I'm impressed, at one level, by the quality of our military, they seem competent and well led, and woe be unto any enemy that crosses swords with them. But the fact remains that with only two relatively small conflicts to handle we are unable to handle them without mobilizing reserves and guardsmen; a high percentage of the guys facing bullets on the line are guard and reservists. I'm seeing reports of soldiers and marines who are on their third tour of duty in country, units that have returned home are remobilized and sent back. This, to my inexpert nose, smells like an undermanned force.
If North Korea were to collapse outward, if Pakistan were to implode and we suddenly had to go in after her nukes, for example, I don't see where the additional forces come from. Obviously there may be alternatives to US intervention in either case, but our strategy in such cases should not be dictated by a lack of soldiers.
Obviously, our more pressing needs are for bases near the action, in the middle east and central asia, but I am still awfully hinky about closing US bases that can't be replaced. Once they are gone, they're gone.
The base, a division of Naval Weapons Station Seal Beach in Southern California, opened in World War II and was the site of a mass muntiny ... most of them black sailors. Fifty were convicted at Court Martial.
Concord is in the middle of LIBERAL LAND - move everything down to San Diego - WE LOVE THE MILITARY HERE.
Concord is in the middle of blue country, but it's still a lot more real than most of the Bay Area. It also supports the military and the scouts.
The Naval Weapon Station is huge - many thousands of acres. We did a Cub Scout Day Camp several years ago, and it's a fantastic place. It has lots of wildlife, teeming marshes, as well as coastline. There's nothing left of Port Chicago but a few foundations.
The base itself is largely unused. Most of the bunkers are unusable due to crumbling and other effects of old age. The train tracks are too unsafe to use (even for people other than Brian Willson). There are only about a hundred people working on the whole base. It's not like the old days when this was the center of the universe for naval weapons on the west coast.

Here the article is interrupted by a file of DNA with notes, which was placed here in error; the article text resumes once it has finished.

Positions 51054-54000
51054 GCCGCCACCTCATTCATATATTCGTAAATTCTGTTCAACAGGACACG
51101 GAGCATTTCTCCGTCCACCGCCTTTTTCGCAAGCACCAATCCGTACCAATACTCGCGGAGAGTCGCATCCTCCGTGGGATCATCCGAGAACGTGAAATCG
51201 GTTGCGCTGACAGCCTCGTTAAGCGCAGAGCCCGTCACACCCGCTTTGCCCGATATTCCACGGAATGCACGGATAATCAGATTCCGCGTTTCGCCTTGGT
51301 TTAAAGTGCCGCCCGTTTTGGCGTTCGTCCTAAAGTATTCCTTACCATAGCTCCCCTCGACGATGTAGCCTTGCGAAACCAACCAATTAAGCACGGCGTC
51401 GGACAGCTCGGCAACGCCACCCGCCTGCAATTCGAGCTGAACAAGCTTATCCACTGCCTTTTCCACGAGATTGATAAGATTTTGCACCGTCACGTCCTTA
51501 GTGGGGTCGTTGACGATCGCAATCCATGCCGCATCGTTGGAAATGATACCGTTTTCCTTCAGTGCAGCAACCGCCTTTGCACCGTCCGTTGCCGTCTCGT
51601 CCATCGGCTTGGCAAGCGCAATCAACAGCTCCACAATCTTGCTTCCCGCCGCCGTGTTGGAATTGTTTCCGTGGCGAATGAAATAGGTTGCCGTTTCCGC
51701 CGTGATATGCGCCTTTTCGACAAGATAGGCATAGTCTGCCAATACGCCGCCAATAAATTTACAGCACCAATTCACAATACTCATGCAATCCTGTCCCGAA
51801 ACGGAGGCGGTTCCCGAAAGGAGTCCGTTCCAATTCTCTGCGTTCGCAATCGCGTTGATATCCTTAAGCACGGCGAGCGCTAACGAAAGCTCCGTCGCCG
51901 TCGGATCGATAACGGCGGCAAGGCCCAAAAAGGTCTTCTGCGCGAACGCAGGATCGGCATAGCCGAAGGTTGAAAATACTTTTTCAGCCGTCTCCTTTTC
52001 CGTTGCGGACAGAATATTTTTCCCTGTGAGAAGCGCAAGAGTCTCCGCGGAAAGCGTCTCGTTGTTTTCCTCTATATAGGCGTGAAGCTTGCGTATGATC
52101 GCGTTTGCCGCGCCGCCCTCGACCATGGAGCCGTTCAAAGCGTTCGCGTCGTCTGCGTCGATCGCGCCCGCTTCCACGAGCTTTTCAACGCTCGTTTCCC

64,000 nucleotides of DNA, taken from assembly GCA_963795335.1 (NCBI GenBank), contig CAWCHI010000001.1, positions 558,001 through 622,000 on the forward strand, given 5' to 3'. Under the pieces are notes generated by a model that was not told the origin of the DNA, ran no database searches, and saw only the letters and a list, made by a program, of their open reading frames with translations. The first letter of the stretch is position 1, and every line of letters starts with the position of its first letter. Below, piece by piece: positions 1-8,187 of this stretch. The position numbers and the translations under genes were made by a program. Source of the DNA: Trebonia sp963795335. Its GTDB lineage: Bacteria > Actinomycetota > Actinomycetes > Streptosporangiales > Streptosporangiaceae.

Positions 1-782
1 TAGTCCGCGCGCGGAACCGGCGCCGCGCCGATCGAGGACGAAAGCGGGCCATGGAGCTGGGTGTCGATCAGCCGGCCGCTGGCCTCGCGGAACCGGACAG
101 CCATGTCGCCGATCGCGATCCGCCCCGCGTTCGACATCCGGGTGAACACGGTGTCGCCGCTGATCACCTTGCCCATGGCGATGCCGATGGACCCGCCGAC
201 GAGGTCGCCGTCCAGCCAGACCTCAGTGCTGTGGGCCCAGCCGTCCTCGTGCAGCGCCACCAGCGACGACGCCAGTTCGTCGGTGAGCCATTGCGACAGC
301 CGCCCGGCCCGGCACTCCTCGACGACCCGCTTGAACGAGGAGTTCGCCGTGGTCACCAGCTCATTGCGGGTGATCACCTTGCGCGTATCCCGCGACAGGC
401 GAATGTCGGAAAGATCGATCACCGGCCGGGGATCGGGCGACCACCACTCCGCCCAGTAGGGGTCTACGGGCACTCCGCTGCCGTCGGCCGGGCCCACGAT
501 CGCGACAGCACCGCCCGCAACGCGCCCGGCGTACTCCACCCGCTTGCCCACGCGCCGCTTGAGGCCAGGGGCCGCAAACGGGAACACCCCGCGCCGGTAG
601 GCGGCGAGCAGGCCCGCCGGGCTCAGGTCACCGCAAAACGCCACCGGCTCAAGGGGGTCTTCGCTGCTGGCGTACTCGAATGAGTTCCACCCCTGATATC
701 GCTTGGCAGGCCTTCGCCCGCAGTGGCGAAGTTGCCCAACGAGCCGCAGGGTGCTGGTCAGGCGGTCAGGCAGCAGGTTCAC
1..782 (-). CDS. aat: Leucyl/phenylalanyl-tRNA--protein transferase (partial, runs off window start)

A decade ago, I lost my job (Government contractor - computer repair) when a lot of the bases were closed. It broke my heart when Mare Island Naval Shipyard was closed. They were super submarine builders there, and the people there deserved better. There isn't much of a military presence in Northern California anymore. I really hope Travis AFB is spared. However, the Weapons Station truly has a hard time justifying itself today. Yeah, San Diego may well be a better business choice, but not because of patriotism.
,,, home on the range ping.
Thanks for this. Our house is a stones throw away from this area. It has been left almost vacant for ages. It was very important in it's time, just like Nike missile sites, but times have changed. The area is ripe for development, but it does need to be the right mix. Just because there is a crush on for houses, doesn't mean that the place has to be filled with them. There needs to be the infrastructure to support it. I will be very interested in what actually happens with the area. Travis needs to stay open.
Looks like they got their wish?
,,, there's enoug town planning blunders to learn from. Let's hope you do get the right mix.
We will have to wait and see. Concord appears to be progressive and has a lot of vision- 10 year plans in place. They managed to balance their budget when Sacramento couldn't!